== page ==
There’s lots you can do while pregnant, to help you feel more confident and get breastfeeding off to a good start, when your baby arrives.

  • Chat to other women who are breastfeeding, or who've done it before. Go to a local antenatal class or breastfeeding support drop-in.
  • Have a look through the information on our website.
  • If you have any concerns about your ability to breastfeed, for whatever reason, pop along to a support drop-in and seek some advice and reassurance.

How does my body get ready for breastfeeding?

Your body has been preparing itself for breastfeeding right from the start of your pregnancy. The blood supply to your breasts increases during pregnancy, and your milk ducts and milk-producing cells develop more with each pregnancy that you have.

The size of your breasts before pregnancy, and how much they grow during pregnancy, doesn't determine how much milk you'll be able to produce for your baby.

Some women leak quite a lot of colostrum during pregnancy, while others don’t leak at all. Either is normal and doesn't make any difference to how much colostrum and milk you make once your baby is born.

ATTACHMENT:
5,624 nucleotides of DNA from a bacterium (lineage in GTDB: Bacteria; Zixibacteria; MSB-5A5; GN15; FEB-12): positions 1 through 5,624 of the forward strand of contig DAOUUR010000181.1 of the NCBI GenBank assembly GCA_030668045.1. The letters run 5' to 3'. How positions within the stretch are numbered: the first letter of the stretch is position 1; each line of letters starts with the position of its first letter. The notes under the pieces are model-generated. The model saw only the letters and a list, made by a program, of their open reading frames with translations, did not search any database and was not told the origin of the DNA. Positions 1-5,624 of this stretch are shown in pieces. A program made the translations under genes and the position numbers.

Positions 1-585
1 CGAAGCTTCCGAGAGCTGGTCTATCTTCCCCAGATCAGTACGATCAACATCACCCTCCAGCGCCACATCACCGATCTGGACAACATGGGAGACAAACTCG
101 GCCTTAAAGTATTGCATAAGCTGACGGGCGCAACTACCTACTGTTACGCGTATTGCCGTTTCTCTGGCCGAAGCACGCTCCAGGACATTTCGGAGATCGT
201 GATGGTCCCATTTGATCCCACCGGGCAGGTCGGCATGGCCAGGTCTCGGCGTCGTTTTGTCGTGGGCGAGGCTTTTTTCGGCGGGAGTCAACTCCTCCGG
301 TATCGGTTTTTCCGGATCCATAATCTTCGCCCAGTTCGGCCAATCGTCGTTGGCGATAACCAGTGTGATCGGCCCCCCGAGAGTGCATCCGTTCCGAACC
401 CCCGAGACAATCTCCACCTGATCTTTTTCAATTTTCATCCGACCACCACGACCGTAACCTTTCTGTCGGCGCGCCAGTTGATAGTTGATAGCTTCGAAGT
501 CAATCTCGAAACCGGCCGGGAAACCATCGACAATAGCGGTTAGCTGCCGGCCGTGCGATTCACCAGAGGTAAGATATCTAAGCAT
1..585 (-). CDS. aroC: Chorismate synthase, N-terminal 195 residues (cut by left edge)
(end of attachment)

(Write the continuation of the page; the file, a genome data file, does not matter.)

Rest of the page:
When your baby is born and the placenta comes away, your body goes from ‘pregnant mode’ to ‘milk making mode’ as progesterone levels drop.  Your body will automatically start making milk available for your baby and increase the amount it produces, in the coming days and weeks, as your baby takes the milk.  See How can I tell breastfeeding is going well? to reassure yourself your baby is getting lots of milk.

Do I need to prepare my nipples?

You don't need to use creams to soften your skin before baby arrives. The dark area around your nipples, called the areola, releases oil that naturally lubricate your nipples. This oil also smells of amniotic fluid, which is a familiar and reassuring smell for your baby, especially just after she's born.